From WT's great post:
Something like 90% or more of economists were wrong before the Great depression. Just reading the headlines right before it hit is hilarious, if not scary.
This was presented after the claim that nobody knows how things are going to go. I can certainly understand that impression-- and its been reinforced by decades of keynsian "economists" putting forth pronouncements that turned out to be wrong.
This is because most of what passes for "Economics" these days are political hacks who are putting out bad science to try and justify their political positions. Paul Krugman is a perfect example of this. The guy is not, in any way, an economist.
I think part of the reason politicians are able to screw things up so bad is that people fall for argument from authority
fallacies so easily. (EG: Assuming krugman is an economist because he's presented as one, when in reality he's just regurgitating the modern economic argument for socialism, also known as keynsianism.)
.. the nobel fraud: http://www.lewrockwell.com/anderson/anderson229.html
... is not an economist:http://www.mises.org/article.aspx?Id=1318
... political hackery is prescription for disaster (krugman doing exactly what I allegehttp://www.lewrockwell.com/orig8/beito4.html Real economics is a science, and the hallmark of any science is the ability to make predictions.
The "austrian" school of economics has been correct for the last 90 years, in fact, the founder predicted the great depression:
During the 1920s, Mises and Hayek established the Austrian Institute of Economic Research, which monitored and forecast economic conditions in Europe. As early as 1924, Mises was convinced that an economic crisis was
coming. Based on his path-breaking Theorie des Geldes book, Mises realized that the easy-credit policies of the central banks would lead to disaster under an international gold standard.
One of his students, Fritz Machlup, recalled Misesâ€™s â€œgift of prophecyâ€: â€œAs his assistant in the university seminar which met every Wednesday afternoon, I usually accompanied him home. On these walks we would pass through a passage of the Kreditanstalt in Vienna [one of the largest banks in
Europe]. From 1924, every Wednesday afternoon as we walked through the passage for pedestrians he said: â€˜That will be a big smash.â€™ Mind you, this was from 1924 onwards; yet in 1931, when the crash finally came, I still held some shares of the Kreditanstalt, which of course had become completely worthless.â€4
In the summer of 1929, Mises was offered a high position at the Kreditanstalt Bank. His future wife, Margit, was ecstatic, but Lu surprised her when he decided against it. â€œWhy not?â€ she asked. His response shocked her: â€œA great crash is coming, and I donâ€™t want my name in any way connected with it.â€ He preferred to write and teach.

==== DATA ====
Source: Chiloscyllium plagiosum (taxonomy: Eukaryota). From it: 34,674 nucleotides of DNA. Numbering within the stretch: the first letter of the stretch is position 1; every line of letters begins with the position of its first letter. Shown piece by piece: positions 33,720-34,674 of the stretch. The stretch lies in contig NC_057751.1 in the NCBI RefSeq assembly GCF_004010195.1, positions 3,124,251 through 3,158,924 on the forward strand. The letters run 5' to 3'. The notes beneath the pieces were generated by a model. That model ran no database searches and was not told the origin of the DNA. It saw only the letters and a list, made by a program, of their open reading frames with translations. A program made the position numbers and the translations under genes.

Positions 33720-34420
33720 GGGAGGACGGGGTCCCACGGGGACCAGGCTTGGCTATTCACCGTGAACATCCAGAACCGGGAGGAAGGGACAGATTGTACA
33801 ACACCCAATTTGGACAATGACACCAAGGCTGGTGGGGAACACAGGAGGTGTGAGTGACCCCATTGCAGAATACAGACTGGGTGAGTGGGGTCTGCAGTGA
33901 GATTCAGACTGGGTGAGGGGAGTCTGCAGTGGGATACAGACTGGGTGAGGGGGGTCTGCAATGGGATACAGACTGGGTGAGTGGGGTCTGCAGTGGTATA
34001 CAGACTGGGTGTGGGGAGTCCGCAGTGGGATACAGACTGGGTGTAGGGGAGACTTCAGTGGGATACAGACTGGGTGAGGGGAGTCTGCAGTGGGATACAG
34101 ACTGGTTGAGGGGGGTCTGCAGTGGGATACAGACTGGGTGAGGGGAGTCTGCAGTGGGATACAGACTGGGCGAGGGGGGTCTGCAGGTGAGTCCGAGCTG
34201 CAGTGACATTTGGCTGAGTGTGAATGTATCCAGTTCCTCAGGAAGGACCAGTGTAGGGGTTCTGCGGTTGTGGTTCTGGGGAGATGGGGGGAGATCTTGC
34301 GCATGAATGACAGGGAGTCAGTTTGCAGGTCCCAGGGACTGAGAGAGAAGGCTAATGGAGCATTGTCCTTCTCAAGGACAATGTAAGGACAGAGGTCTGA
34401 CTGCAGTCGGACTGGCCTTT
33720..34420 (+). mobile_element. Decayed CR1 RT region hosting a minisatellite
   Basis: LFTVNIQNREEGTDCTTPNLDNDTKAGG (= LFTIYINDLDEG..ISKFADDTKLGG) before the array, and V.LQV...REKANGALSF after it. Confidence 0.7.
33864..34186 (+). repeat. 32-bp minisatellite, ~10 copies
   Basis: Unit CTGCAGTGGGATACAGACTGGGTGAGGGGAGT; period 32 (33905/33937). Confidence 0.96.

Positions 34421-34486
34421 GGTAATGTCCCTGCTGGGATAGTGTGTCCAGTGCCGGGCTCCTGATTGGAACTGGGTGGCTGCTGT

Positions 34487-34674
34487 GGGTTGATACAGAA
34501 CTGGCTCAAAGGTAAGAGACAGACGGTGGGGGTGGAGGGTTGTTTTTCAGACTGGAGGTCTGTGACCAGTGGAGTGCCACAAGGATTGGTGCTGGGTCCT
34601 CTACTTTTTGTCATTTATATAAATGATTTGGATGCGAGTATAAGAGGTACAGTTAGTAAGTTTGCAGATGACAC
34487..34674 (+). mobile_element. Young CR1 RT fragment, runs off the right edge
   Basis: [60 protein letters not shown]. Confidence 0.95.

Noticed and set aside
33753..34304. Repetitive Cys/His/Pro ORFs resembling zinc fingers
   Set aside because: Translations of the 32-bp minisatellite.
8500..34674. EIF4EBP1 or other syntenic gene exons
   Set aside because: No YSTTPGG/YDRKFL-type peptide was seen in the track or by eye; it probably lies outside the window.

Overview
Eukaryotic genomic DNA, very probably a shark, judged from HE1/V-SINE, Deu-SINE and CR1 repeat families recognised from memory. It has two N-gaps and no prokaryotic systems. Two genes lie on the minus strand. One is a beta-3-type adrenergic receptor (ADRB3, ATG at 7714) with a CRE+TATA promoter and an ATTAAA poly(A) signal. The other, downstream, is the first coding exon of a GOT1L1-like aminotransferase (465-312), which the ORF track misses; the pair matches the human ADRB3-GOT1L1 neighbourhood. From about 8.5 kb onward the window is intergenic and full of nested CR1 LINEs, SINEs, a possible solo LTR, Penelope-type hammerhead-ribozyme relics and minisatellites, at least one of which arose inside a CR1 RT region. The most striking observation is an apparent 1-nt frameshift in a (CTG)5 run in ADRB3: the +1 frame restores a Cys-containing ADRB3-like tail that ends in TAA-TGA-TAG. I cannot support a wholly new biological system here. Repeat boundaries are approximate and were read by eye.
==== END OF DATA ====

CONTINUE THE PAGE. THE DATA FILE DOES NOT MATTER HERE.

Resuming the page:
I was able to successfully profit from the housing crisis because I knew the housing crisis was coming well in advance. I knew this by reading articles on the site from the institute that bears mises's name: www.mises.org
They have a great collection of economics articles on the bailout organized here: http://mises.org/story/3128
Originally posted by Kate and Dan:
And gold is below US$700!
Yep! And if anyone was speculating on the change of gold price over 30 days, I hope they got it right. I certainly wouldn't recommend such short term speculation.
Its important to note that the reason gold has not shot up is because there's been massive selling on the futures markets. The gold futures market (like many derivatives) far exceeds the size of the actual gold market. And when this crisis hit (who knew I was going to be so prescient in my post?) everyone and their brother on wall street was dumping everything they could to free up liquidity. These firms had quite a long position in gold and oil futures (and many other commodities due to the commodities boom) and thus they have exerted significant pressure.
This unwinding is still going on. Thus the spot price of gold has remained low-- even while the demand for gold at the retail level skyrocketed.
That kinda tells you how poorly wall street manages money in a nutshell, but I guess they had no choice. At the the retail level, gold and platinum were in very short supply for Septembert and October, but the price (the spot price everyone quotes) did not go up because they are different markets: The futures market is different from the retail market. Consequently, the spread for buying gold at retail went up (as prices always do when demand exceeds supply). Notice here: http://www.golddealer.com/bullionpage.html
The spread is $86 as I write this (spot of 763 and sell price of 849). Typically the spread is more like $20.
Originally posted by Kate and Dan:
There is absolutely no proof to show that this recession will become a depression even though some news stories like to make it out that way. Though times are tough and uncertainty is rampant, we needn't worry too much about a depression.
Why do you think this? What would you count as "proof"? Also, what's your definition of a depression?
My definition of a depression is a contracting economy. Right now, the growth in the economy, in real terms (eg: inflation adjusted) is less than zero. If GDP is growing at %4 a year and inflation is at %20 a year, then the economy is slowing, thus a depression.
Its hard to say what real GDP is because the government numbers are manipulated, but I don't think the government is saying we're growing at faster than %5. Its also hard to say what the real inflation rate is because, again, the government doesn't even measure inflation (it measures CPI which are two separate things.)